What deadmau5 Taught Me About Marketing

deadmau5 live

When Canadian tech-house DJ Joel Zimmerman dons his mechanical mouse head he commands thousands of rolling hipsters and meat heads with a wave of his hand.  One of the most popular DJs of this decade, deadmau5 has made a name for himself by his massive light shows, infamous headgear and catchy techno riffs.

But did Joel just get lucky or has he found the key to a secret world?

About a year ago, Joel published a profound post on his Tumblr.  After proclaiming how much he despises marketing, he went on to write about one of the best approaches to marketing I’ve ever read.  If you can’t make it through his eccentric ramblings, you at least need to read this part:

deadmau5 marketing

What Joel is getting at is that when something is good people want it but they’ll get tired of it.  Instead of giving them more of the same, create a world or a community in which they can experience your entire vision.  Don’t give them products piecemeal; come at them from multiple angles, with products or services that all different.  Let them explore, let them share with you, give them a reason to come back!

It’s kind of far fetched and abstract but if every company created a “Disneyland” feel around their product, customers would be much happier.

Joel’s post boils down to a few key concepts:

  1. You need to make a world
  2. Don’t overkill the promotional s***
  3. You are not fictitious

You Need To Make A World

visual idiot

Everyone sees the world differently.  When you create a service or product you are trying to fix something that you see wrong with the world.  But maybe other people don’t see that problem and therefore don’t need your product.

The hardest part about making a world for a your business is making people see your world instead of just theirs.

Visual Idiot is a web designer and developer.  They’re a dime a dozen right?  What makes @idiot unique is his humor.  He has a strikingly no-holds-bar approach to criticizing the very industry he works in and in doing so he trains his customers and builds a community.

@idiot’s blog posts for instance on your average posts.  Instead he might make an interactive list of common client complaints, a tribute to comment threads or my current favorite, the Photoshop simulator.

Some drawl companies would see projects like these as a waste of time but actually they speak directly to the woes every web designer and developer deals with on the daily.  @idiot, whether or not on purpose, is finding people with common problems or interests and giving them a place to enjoy them rather than worry about them.

Don’t Overkill The Promo

seth godin

Joel compares some musicians’ relentless promotion to someone jumping on the loudspeaker PA at a theme park and barking promos and discounts at the nice people every 20 minutes.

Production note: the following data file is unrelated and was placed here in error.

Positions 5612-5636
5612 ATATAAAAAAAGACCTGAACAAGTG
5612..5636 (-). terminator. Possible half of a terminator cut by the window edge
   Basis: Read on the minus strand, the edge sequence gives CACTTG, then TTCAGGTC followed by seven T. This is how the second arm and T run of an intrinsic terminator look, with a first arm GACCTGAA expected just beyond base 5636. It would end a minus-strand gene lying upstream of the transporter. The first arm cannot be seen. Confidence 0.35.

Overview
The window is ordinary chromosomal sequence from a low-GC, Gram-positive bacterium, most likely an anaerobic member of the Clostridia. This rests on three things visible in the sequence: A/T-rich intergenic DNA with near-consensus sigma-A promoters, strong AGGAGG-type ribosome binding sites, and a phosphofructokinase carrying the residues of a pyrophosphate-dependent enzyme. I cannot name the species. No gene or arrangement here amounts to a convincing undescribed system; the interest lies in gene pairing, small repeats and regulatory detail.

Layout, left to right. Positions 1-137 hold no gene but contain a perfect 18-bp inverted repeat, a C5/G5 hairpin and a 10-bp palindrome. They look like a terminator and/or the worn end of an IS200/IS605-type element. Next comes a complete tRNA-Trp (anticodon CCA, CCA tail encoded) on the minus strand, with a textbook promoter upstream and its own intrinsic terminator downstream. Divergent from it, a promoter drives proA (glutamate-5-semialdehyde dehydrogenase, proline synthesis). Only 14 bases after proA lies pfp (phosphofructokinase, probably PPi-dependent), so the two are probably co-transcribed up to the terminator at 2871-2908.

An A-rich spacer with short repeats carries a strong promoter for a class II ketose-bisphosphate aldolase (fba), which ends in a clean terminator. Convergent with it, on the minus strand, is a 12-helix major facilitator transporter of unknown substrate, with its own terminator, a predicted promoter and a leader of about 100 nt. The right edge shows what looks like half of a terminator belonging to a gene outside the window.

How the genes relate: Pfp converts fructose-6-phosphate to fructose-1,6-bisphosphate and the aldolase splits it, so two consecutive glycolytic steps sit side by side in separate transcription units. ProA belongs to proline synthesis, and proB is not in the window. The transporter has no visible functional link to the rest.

The thing about creating a world that people want to be in, is just that.  You don’t need to trick people into wanting to be in your world with discounts or promos.

Seth Godin has made a name for himself as the original inbound marketer with his book Permission Marketing.  The idea is that people don’t want to be interrupted by your marketing.  Instead they want you to create what they’re looking for and if you do, they’re sold.

Godin does very little if any promo on his own.  Instead he travels the world speaking and living the ideas he writes about in his books.  He posts on his blog once a day and tweets it out once a day.  He’s not cramming it down our throats.  Instead he has created a community around his ideas and people line up willingly to receive the gem he releases.

You Are Not Fictitious

moz roger

One of the most important aspects of Joel’s theme park example is one that most musicians and companies ignore.

You are a real person.  You have a name and a face just like your customers!  So why are you hiding behind a mascot, a logo or fake looking businessy stock photos?  Get yourself out there and meet your customers.

My example for this point is Moz, the marketing software company.  The Moz community is where I learned most of my SEO knowledge.  Their Q&A section, community blog and main blogs are some of the best resources online for the industry.  And the best part?  Moz produces most of the content!  They jump in front of the camera and share their latest insights.  They put on a conference every year.  They write blog posts every day with their pictures connected to them.

Why wouldn’t you want to promote the realness of your company?  It’s what people want and it’s what turns them into customers.

Conclusion

Be Disney about your business.  If someone can’t figure out your product, offer to meet them at Starbucks and teach them.  If the thing broke upon delivery, send them 2 more for free and a t-shirt.

Going that extra mile goes a lot further than most people realize.  And if those are the things you care about as a consumer, let your customers know by showing them.  Create a world for them that exhumes excellent customer sevice and well-crafted products.

Don your own mouse head, put on your own light show and go find your own rolling hipsters and meat heads.


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About the author: Scott Taft
Scott Taft loves good writing, good coffee and good music. He currently works at SEER Interactive in Philadelphia but in his spare time he loves blogging about content right here on OG Content. Learn more about Scott Taft here.

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